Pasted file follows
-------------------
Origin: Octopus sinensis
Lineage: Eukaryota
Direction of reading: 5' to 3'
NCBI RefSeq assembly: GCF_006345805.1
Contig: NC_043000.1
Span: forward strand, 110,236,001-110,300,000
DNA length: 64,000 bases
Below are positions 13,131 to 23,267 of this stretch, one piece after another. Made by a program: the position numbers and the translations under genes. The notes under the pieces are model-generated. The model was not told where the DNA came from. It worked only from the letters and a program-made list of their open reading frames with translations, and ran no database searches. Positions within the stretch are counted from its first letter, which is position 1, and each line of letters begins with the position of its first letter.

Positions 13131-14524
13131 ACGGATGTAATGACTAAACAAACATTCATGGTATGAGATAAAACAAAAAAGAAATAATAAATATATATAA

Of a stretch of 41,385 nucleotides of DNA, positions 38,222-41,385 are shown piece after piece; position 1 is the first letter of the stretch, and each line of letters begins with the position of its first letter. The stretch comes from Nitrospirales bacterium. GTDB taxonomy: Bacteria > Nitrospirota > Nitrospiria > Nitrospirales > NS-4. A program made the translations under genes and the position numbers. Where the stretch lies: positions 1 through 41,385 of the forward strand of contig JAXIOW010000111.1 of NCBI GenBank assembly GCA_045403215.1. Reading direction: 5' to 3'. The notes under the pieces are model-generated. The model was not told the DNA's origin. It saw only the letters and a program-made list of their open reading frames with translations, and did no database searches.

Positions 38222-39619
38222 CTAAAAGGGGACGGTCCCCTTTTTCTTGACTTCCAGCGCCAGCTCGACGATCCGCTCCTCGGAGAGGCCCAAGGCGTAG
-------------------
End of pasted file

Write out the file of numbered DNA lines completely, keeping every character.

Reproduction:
Origin: Octopus sinensis
Lineage: Eukaryota
Direction of reading: 5' to 3'
NCBI RefSeq assembly: GCF_006345805.1
Contig: NC_043000.1
Span: forward strand, 110,236,001-110,300,000
DNA length: 64,000 bases
Below are positions 13,131 to 23,267 of this stretch, one piece after another. Made by a program: the position numbers and the translations under genes. The notes under the pieces are model-generated. The model was not told where the DNA came from. It worked only from the letters and a program-made list of their open reading frames with translations, and ran no database searches. Positions within the stretch are counted from its first letter, which is position 1, and each line of letters begins with the position of its first letter.

Positions 13131-14524
13131 ACGGATGTAATGACTAAACAAACATTCATGGTATGAGATAAAACAAAAAAGAAATAATAAATATATATAA

Of a stretch of 41,385 nucleotides of DNA, positions 38,222-41,385 are shown piece after piece; position 1 is the first letter of the stretch, and each line of letters begins with the position of its first letter. The stretch comes from Nitrospirales bacterium. GTDB taxonomy: Bacteria > Nitrospirota > Nitrospiria > Nitrospirales > NS-4. A program made the translations under genes and the position numbers. Where the stretch lies: positions 1 through 41,385 of the forward strand of contig JAXIOW010000111.1 of NCBI GenBank assembly GCA_045403215.1. Reading direction: 5' to 3'. The notes under the pieces are model-generated. The model was not told the DNA's origin. It saw only the letters and a program-made list of their open reading frames with translations, and did no database searches.

Positions 38222-39619
38222 CTAAAAGGGGACGGTCCCCTTTTTCTTGACTTCCAGCGCCAGCTCGACGATCCGCTCCTCGGAGAGGCCCAAGGCGTAG